The ship still isn’t moving, thought the distress lights and sounds have stopped. Another pod opens revealing Four, then Five, then Six. Three bangs on Six’s door to wake him while the others watch. Six can’t remember who he is either. As One explains to their newest member that they all have no memories, Three calls them over to see the cargo bay he’s discovered. One suggests they should call themselves by the order they woke. They find clothes and coms, and Three finds a long locked container he breaks open. Inside are weapons, of which he grabs an excessively long rifle. Five goes to grab one as well, but Two takes it from her, saying they need to explore the ship; she determines the pairings–Three and Six, One and Four, and Two and Five. Three says he’s hoping for trouble. As they make their way, Three suggests he should be leader of their group. This doesn’t sound good to Six. They open the door to a dark room which lights up, revealing it’s a ship. Six sits down and its dash lights up. Meanwhile, One is rambling to Four about their predicament until the latter takes the lead. They find a training room filled with several katanas. Four picks up two and begins to go through several fast routines with the blades, showing that he has knowledge in how to use them. Away from Six, Three stumbles upon a woman in a pod. He touches the device and it lights up. He leaves to get Six and the woman opens her eyes. On the bridge, Two notices that the ship has activated a security protocol. Down below, Three is thrown in the air and into a wall by the awakened woman. Six gets the jump on her from behind with a cocked rifle. She smacks it aside and disarms him of his other weapons before slamming him against a wall. Six calls Two. “We’re under attack!” “By who?” Two asks as the unknown woman marches over to Six. Cue first commercial break.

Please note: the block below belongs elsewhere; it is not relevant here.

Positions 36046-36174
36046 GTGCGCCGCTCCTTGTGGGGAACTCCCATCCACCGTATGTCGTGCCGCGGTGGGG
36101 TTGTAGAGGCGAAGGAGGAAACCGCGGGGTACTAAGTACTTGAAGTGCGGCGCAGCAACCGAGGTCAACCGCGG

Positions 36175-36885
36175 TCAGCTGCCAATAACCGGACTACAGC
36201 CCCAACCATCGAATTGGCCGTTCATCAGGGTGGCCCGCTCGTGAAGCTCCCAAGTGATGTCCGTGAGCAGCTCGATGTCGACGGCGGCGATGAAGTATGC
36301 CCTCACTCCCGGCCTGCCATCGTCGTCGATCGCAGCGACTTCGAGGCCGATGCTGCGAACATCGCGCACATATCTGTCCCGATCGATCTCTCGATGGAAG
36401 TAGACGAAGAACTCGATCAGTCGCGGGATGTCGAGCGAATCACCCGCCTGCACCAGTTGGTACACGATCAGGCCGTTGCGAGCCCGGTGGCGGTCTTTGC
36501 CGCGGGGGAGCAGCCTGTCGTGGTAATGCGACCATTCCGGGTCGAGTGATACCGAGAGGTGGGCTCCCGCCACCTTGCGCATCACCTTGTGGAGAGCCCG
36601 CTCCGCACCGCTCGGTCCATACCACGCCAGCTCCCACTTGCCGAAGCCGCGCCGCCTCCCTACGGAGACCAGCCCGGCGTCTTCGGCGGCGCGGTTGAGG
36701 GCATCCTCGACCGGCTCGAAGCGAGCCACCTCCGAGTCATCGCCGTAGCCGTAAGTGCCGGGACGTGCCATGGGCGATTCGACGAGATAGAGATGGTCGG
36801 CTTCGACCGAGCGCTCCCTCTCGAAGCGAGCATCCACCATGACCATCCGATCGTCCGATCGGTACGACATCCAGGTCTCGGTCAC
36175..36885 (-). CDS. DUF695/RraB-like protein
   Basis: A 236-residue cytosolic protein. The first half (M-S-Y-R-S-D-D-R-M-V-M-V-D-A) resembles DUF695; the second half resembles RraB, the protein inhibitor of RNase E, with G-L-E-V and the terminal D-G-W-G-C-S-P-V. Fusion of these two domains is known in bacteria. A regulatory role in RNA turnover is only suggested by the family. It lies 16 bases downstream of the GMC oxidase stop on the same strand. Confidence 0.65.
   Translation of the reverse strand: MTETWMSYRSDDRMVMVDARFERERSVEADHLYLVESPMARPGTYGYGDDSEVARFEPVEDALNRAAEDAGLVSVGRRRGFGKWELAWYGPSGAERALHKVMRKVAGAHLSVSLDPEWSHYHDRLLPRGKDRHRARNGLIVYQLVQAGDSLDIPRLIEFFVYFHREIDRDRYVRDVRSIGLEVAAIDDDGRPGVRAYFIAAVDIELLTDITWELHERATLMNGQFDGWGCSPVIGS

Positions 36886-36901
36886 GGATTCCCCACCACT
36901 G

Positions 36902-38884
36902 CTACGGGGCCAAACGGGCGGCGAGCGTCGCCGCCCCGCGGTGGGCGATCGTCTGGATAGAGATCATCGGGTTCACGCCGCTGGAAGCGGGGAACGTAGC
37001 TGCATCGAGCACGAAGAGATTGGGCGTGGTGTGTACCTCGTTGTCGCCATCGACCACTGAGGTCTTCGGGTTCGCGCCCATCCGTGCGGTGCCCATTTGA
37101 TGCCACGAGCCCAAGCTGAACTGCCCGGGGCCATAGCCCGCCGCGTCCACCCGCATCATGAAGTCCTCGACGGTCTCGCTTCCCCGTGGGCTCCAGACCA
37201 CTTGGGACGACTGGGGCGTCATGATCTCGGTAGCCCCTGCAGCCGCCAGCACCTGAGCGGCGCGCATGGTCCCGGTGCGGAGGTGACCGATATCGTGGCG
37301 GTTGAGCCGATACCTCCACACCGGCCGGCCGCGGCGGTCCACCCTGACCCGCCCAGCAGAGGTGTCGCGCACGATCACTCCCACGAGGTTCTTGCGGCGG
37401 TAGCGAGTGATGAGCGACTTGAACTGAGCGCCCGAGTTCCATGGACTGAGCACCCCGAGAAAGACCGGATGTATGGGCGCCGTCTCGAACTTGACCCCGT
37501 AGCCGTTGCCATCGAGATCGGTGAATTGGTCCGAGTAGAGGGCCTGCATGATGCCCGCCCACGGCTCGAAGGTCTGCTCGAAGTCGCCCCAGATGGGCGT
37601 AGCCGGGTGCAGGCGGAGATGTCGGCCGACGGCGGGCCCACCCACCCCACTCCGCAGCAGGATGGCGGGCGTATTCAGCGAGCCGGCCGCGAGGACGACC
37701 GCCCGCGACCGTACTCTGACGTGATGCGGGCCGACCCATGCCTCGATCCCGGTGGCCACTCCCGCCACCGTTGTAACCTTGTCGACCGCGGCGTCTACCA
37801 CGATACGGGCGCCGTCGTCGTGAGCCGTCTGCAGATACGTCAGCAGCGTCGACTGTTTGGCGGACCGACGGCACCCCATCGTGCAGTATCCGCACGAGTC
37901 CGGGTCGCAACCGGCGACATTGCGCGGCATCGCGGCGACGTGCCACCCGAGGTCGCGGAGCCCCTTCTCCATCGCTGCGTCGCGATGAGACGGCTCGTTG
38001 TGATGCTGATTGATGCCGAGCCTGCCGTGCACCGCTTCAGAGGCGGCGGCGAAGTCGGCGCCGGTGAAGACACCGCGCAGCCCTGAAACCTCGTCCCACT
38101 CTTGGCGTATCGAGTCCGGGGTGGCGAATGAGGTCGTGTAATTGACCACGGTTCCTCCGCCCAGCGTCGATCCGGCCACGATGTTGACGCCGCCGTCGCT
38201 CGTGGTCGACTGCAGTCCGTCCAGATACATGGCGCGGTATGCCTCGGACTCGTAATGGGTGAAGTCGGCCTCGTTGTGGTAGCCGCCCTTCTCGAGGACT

This was really entertaining for a SyFy Channel show. I was expecting a cliché show with cliché effects and it was much better than I expected. I like the mystery of the characters, with them demonstrating traits that give insights into who they are. By the end of the episode five of the characters learn their identities, but before that they are trying to piece together the truth. One seems like the speaker of the group, Two is the captain of their ship, Three is a fighter, Four is a weapons master, Five is an engineer, and Six seems like a fighter as well. This is only the first half of the pilot, so any of these positions could change by next week. There’s an action sequence involving the ship that addresses something that I’ve never seen a science fiction show do before — that was impressive. The design of the ship and its interiors is good. It looks believable, unlike a Roger Corman or SciFi movie from a few years ago. The only part of the show I didn’t like was the location they arrive at. This is where the reality of this universe fell apart, and I felt I was looking at the stereotypical Eastern European abandoned industrial setting chosen to save on a budget. Outside of this, I’m looking forward to next week’s installment.